Here, have a cookie, you'll feel better


In a major nod to the crazies who voted for Donald Trump, the Justice Department has settled in two lawsuits by conservative groups claiming that the IRS targeted them for additional processing of their applications for tax-exempt status, thus proving to all wingnuts forever that Barack Obama was trying to suppress tea party groups. A lawyer for 400 plaintiffs in one of the class action suits said the settlement with his clients included a "very substantial" payout, although the DOJ didn't mention any financial settlement in its announcement. In settling with the second group, the IRS will apologize for being very, very bad.

The settlements came a few weeks after a new report from the Treasury Inspector General for Tax Administration (TIGTA) showed the agency had sloppily handled applications for tax exempt status across the political spectrum, noting that the IRS had inappropriately targeted groups based on their names instead of any evidence that they were engaging in political activities that wouldn't be allowed by tax exempt groups. Mother Jones's Kevin Drum pointed out that the IRS's informal "be on the lookout" (BOLO) lists of terms that would trigger additional scrutiny actually ended up int he targeting of far more progressive than conservative groups. Turns out a 2013 TIGTA report suggesting a bias against conservative groups had been based on very incomplete evidence, oops.

In 2015, the Justice Department announced it wouldn't prosecute the IRS or any officials because there was no evidence the IRS had broken the law or that it had been directed to focus on conservative groups. The boring reality, as a Senate Finance Committee report determined in 2015, was that the delays in processing were largely the result of IRS mismanagement and inability to handle the huge influx in applications from Tea Party groups in advance of the 2012 elections. It was a bureaucratic screwup, not a conspiracy to deprive conservatives of their sacred right to tax-exempt organizing (and political activity that just barely meets the criteria for a nonprofit group, but that's a whole 'nother issue).

No matter: Now that the lawsuits have been settled, the Official Line in the wingnuttosphere is that this vindicates the claims that the IRS was persecuting teabaggers, and thank God Donald Trump came along to Take Our Country Back from the Kenyan Usurper. The DOJ statement on the settlement played up the targeting of conservative groups:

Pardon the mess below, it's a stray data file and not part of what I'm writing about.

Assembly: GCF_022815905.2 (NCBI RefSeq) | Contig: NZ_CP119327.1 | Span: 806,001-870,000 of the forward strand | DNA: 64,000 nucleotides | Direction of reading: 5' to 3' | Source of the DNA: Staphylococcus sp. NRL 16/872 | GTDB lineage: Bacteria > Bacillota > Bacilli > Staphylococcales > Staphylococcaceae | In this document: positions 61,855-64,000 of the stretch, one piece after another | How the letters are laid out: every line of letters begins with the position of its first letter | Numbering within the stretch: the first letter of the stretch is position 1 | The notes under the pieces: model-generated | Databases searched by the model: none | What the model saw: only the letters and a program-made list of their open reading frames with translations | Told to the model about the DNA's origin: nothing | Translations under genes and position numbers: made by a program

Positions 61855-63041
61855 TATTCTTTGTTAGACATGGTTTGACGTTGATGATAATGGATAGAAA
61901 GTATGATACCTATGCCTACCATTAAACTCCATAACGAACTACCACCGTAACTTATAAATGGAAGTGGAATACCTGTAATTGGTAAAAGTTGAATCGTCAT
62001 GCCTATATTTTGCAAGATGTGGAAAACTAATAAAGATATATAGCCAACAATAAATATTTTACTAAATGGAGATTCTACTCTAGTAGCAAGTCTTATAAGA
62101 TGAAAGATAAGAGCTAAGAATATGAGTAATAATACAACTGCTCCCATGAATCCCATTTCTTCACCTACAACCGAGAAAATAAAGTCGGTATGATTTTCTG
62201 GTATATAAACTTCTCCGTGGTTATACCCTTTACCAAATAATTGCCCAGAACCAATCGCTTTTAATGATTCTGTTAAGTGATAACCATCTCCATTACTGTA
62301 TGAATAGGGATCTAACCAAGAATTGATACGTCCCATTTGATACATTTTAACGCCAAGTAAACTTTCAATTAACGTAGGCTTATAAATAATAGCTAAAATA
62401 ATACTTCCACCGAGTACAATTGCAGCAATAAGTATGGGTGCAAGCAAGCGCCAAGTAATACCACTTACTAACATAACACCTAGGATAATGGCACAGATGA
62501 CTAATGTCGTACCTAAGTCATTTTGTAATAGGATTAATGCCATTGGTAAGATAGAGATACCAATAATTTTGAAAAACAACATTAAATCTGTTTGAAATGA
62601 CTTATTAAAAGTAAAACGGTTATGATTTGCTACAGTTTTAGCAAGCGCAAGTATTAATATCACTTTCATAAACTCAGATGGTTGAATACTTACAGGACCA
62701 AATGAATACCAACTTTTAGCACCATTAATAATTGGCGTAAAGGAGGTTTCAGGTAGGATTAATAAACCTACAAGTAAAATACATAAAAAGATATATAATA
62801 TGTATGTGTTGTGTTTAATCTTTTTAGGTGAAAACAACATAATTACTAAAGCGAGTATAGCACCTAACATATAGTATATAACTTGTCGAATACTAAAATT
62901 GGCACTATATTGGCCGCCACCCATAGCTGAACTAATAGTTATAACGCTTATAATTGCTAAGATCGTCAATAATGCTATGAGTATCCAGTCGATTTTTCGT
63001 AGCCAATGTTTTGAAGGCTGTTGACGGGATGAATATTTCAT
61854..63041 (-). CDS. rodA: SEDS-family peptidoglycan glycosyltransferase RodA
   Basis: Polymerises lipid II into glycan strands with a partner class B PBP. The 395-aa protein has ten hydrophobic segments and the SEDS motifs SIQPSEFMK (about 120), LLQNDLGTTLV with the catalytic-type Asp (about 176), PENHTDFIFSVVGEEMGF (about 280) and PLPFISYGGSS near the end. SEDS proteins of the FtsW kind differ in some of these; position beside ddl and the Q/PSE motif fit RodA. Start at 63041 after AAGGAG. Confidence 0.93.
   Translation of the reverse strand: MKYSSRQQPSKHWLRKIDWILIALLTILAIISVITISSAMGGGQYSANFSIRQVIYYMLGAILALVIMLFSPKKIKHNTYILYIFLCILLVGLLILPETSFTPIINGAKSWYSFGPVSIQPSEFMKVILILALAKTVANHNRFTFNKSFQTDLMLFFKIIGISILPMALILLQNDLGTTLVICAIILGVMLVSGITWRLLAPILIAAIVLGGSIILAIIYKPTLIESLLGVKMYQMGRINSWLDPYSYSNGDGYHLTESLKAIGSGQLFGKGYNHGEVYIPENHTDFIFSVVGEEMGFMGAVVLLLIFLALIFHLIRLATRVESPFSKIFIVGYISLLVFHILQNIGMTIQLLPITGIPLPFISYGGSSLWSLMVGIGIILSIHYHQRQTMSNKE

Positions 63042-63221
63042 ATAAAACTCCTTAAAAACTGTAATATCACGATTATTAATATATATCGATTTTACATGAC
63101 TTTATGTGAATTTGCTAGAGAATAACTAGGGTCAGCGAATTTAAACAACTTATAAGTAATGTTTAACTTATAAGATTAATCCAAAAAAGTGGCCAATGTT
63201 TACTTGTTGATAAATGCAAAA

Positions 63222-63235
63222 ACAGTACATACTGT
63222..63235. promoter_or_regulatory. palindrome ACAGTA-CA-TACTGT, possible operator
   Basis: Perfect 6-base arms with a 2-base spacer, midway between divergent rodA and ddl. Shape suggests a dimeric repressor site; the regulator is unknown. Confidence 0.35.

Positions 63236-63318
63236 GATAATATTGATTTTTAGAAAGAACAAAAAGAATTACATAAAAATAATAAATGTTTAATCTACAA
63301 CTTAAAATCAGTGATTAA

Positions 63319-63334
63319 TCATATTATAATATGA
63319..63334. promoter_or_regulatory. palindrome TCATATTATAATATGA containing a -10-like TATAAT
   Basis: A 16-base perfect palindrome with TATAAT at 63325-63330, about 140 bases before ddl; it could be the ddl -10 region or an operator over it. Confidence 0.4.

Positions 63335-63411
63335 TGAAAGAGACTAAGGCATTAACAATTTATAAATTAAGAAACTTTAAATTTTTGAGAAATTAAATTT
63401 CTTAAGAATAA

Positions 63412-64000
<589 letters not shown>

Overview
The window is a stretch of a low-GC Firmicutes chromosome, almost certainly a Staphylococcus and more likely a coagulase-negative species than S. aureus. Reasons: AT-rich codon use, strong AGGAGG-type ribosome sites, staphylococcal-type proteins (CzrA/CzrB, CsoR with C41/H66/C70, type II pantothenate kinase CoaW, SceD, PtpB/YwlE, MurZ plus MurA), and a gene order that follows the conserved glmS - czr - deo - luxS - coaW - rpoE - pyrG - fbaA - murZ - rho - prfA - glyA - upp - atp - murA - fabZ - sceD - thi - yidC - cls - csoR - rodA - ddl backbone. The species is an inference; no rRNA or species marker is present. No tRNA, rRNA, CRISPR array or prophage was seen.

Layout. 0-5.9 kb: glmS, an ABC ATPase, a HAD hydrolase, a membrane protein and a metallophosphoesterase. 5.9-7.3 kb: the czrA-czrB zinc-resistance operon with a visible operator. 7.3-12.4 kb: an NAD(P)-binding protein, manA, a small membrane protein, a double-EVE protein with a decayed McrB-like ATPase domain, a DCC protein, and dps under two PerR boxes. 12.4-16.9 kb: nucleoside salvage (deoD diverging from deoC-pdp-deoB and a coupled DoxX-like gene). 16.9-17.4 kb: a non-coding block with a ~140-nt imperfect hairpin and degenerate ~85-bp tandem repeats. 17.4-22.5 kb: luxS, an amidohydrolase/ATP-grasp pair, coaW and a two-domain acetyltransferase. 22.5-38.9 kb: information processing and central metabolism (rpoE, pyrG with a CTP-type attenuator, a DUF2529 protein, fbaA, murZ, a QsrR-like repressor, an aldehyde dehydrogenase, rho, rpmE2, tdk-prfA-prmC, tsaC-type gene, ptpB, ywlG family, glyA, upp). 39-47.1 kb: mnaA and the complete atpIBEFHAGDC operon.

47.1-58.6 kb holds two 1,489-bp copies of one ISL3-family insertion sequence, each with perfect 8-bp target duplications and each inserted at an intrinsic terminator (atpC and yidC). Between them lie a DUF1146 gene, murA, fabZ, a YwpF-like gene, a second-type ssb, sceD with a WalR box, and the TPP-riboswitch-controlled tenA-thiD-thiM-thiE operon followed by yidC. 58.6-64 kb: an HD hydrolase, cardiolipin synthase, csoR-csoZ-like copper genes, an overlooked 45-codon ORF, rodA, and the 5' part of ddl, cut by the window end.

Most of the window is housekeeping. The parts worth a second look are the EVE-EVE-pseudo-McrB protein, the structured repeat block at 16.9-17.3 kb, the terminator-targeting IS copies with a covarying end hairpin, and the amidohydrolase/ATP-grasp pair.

Sessions closed with a heartfelt sad for the victims of the IRS:

There is no excuse for this conduct. Hundreds of organizations were affected by these actions, and they deserve an apology from the IRS. We hope that today's settlement makes clear that this abuse of power will not be tolerated.

No mention, of course, of that inconvenient Inspector General's report released less than a month ago, because it gets in the way of that now sacred belief that the IRS was sent after conservative groups alone, and it outright disproves the claim that conservatives were even the primary targets of the sloppy procedures at the IRS. Why would Sessions mention old news like that?

The wingnuttosphere is exulting that it's been vindicated, of course: over at Townhall, a columnist says "It's common knowledge that President Obama's IRS unfairly targeted tea party groups," and if you want proof, just look at this settlement. Ben Shapiro's Daily Wire says that in settling the cases, the DOJ is "righting the wrongs that the Obama IRS committed when it waged an egregiously partisan campaign against Tea Party and other conservative groups." And at Fox News, wingnut lawyer Jay Sekulow is positively jizzing his pants over the VICTORY!

It took many years to resolve. But I am delighted to report that we have just obtained a resounding victory in our legal challenge to the IRS’s political targeting of conservative organizations.

In an unprecedented victorious conclusion to our four year-long legal battle against the IRS, the bureaucratic agency has just admitted in federal court that it wrongfully targeted Tea Party and conservative groups during the Obama administration because of their political viewpoints and issued an apology to our clients for doing so. In addition, the IRS is consenting to a court order that would prohibit it from ever engaging in this form of unconstitutional discrimination in the future.

The actual apology the IRS agreed to doesn't actually admit targeting conservatives, but that it did screw up by focusing on group names -- no admission of partisan bias at all:

In other words, total victory, and why isn't Barack Obama in jail, huh?

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Doktor Zoom

Doktor Zoom's real name is Marty Kelley, and he lives in the wilds of Boise, Idaho. He is not a medical doctor, but does have a real PhD in Rhetoric. You should definitely donate some money to this little mommyblog where he has finally found acceptance and cat pictures. He is on maternity leave until 2033. Here is his Twitter, also. His quest to avoid prolixity is not going so great.

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